Speaking of good writing, I love the "Graf, who has treated this year's event like Christmas" line.
Capriati Is 'Bummed' by Sabatini
July 2, 1992
New York Times
WIMBLEDON, England, July 1— Jennifer Capriati took a quick walk off a short plank this afternoon, thumped from Wimbledon's quarterfinal round in less time than it had taken for her to lace up her designer sneakers.
Gabriela Sabatini needed just four serves to seal herself a place among the familiar field that will contest the women's semifinals on Thursday.
"It was a real bummer," said Capriati, whose pleas to have her quarterfinal against Sabatini halted Tuesday night after the players had split sets went disregarded. Instead, the pair dueled into the darkness before play was finally suspended with Sabatini ahead by 5-3 in the third set and poised to serve for the match. Accentuating the Positive
The 6-1, 3-6, 6-3 victory sent Sabatini ahead to meet the defending champion, Steffi Graf, the player who defeated her in last year's tense three-set final. That loss was Sabatini's only loss to the German in their last eight encounters, but it was a match that inspired Graf to rebuild a tennis career that had seemed in definite danger of succumbing to outside distractions and internal self-doubts.
"Wimbledon is a tournament that makes you positive even if you aren't that way naturally," said Graf, who has treated this year's event like Christmas and has been fixated on a single gift for months. "Who I play is not so important as how I'm playing." Graf leads, 21-11, in her ever-growing rivalry with Sabatini and is 43-4 over all on the rapidly fraying lawns of Wimbledon. Martina Navratilova, if she had to vote for anybody but herself to win here, has already picked Graf as the strongest candidate of a formidable crew.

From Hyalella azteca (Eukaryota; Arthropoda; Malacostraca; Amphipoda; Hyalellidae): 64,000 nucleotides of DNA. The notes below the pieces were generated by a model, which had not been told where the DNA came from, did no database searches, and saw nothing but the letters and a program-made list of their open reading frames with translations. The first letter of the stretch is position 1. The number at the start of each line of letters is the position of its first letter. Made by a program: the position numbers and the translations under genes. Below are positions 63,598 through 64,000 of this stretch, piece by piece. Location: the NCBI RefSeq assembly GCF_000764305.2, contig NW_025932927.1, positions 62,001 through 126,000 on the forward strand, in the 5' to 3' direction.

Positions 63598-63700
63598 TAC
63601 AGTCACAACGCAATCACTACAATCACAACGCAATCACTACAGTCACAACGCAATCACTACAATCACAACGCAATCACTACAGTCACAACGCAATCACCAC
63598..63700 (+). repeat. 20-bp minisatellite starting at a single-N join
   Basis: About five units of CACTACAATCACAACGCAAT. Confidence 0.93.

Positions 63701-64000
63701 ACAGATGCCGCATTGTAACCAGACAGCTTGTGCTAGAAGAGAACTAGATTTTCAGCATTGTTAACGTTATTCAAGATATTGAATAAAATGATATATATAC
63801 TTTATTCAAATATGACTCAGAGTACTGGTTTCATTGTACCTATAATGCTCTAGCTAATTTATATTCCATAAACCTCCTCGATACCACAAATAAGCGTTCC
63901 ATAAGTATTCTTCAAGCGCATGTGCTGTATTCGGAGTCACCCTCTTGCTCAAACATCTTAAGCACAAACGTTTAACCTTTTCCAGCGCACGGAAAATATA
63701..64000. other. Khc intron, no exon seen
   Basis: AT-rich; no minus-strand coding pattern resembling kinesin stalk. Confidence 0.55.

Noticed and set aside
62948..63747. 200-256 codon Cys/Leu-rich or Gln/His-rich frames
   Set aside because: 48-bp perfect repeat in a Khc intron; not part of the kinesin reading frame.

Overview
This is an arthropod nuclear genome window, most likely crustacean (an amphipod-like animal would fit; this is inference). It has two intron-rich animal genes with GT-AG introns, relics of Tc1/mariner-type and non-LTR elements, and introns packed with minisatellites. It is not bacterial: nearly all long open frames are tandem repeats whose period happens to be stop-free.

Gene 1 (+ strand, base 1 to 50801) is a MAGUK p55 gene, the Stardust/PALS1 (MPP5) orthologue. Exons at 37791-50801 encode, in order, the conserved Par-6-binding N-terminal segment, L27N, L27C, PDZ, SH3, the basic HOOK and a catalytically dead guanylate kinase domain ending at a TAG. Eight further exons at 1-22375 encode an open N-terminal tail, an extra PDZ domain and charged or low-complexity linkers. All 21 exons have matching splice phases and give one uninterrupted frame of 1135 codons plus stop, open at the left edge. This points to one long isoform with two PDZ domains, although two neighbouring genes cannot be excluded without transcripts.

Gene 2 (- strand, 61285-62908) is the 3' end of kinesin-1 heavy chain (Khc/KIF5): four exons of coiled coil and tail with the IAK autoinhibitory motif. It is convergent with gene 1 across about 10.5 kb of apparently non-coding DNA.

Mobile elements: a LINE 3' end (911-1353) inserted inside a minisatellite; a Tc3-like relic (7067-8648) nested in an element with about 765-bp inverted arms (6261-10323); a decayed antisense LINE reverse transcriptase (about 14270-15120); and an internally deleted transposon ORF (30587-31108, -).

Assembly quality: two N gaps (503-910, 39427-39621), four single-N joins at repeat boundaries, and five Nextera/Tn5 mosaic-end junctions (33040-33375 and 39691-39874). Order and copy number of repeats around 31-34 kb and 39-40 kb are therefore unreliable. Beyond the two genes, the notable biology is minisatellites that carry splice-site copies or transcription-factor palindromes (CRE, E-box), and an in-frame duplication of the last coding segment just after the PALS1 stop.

Graf said she was less willing to speculate: "Anybody who gets this far has to be in their form."
15th Semifinal for Navratilova
As is the women's draw. Sabatini's victory guaranteed that the semifinal round would be contested by the tournament's top quartet of seeded women for the first time since 1988, the year Graf seized the first of her three titles. In the other semifinal, the fourth-ranked Navratilova, a nine-time Wimbledon champion, will play top-seeded Monica Seles, champion of five consecutive Grand Slams events but a first-time semifinalist here.
Navratilova, 35 years old and determined not to acknowledge age as a liability, is playing her 20th Wimbledon and has reached this penultimate stage of the competition for the 15th year. But the veteran was disinclined to consider Seles's relative inexperience on this surface as crippling to her pursuit of the third leg of a Grand Slam for 1992.
"She hasn't lost a Grand Slam for a while," said Navratilova, who hasn't won one since Wimbledon in 1990, "and she seems to be pretty much at home on grass. She's hitting the ball a ton. But I have absolutely nothing to be afraid of. It's not like you're going to be boxing or anything where you may get your head knocked off. She just hits a ball. What's the worst thing that can happen to me?" Navratilova's 108-10 singles record here attests to her capacity for surviving potential trouble.
The worst thing that can happen to Graf, according to Sabatini, is Sabatini.
Not an Ordinary Tournament
"I'm looking forward to playing Steffi," said Sabatini, who has her eye on Graf's title and Seles's No. 1 ranking.
"This is Wimbledon. It's not the same as if I play in just a regular tournament against her," said Sabatini, who has successfully incorporated a serve-and-volley strategy into her topspin repertory and insists that her mental mettle is second only to that of Seles's.
"I'm a lot tougher this year," she said. "I'm going to take a lot of risks. This is the time for me to, you know, move on."